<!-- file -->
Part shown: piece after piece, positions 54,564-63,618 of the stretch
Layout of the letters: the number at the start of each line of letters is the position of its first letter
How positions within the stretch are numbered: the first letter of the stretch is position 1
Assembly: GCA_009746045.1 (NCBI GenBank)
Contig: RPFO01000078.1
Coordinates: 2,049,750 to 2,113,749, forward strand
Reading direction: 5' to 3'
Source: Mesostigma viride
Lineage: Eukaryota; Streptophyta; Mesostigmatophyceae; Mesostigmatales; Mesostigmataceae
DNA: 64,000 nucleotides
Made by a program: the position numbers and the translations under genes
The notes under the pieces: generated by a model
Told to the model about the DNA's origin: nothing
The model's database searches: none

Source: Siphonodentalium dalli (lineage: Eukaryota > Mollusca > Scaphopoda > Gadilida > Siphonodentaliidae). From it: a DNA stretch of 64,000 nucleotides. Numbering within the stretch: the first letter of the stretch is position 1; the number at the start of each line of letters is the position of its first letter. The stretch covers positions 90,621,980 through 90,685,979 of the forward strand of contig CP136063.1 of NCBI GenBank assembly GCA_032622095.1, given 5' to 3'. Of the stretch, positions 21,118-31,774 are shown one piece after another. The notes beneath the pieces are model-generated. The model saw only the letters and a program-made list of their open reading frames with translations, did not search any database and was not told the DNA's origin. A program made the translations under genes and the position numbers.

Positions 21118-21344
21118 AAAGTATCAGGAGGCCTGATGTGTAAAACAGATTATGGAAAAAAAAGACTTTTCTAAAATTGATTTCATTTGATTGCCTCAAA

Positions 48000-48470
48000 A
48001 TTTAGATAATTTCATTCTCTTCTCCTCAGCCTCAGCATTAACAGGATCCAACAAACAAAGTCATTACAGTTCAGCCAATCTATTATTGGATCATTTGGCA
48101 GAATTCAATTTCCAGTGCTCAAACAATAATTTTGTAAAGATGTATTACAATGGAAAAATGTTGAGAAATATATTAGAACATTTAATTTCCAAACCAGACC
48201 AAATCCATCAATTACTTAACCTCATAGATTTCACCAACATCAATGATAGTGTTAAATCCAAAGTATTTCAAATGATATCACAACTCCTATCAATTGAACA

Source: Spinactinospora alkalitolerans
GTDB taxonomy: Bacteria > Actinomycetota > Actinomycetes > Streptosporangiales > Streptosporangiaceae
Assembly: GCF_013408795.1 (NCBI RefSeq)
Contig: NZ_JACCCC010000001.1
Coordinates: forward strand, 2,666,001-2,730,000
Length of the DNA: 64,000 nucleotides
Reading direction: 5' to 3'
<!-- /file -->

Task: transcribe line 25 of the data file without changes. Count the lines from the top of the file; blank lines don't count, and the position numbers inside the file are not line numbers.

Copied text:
Assembly: GCF_013408795.1 (NCBI RefSeq)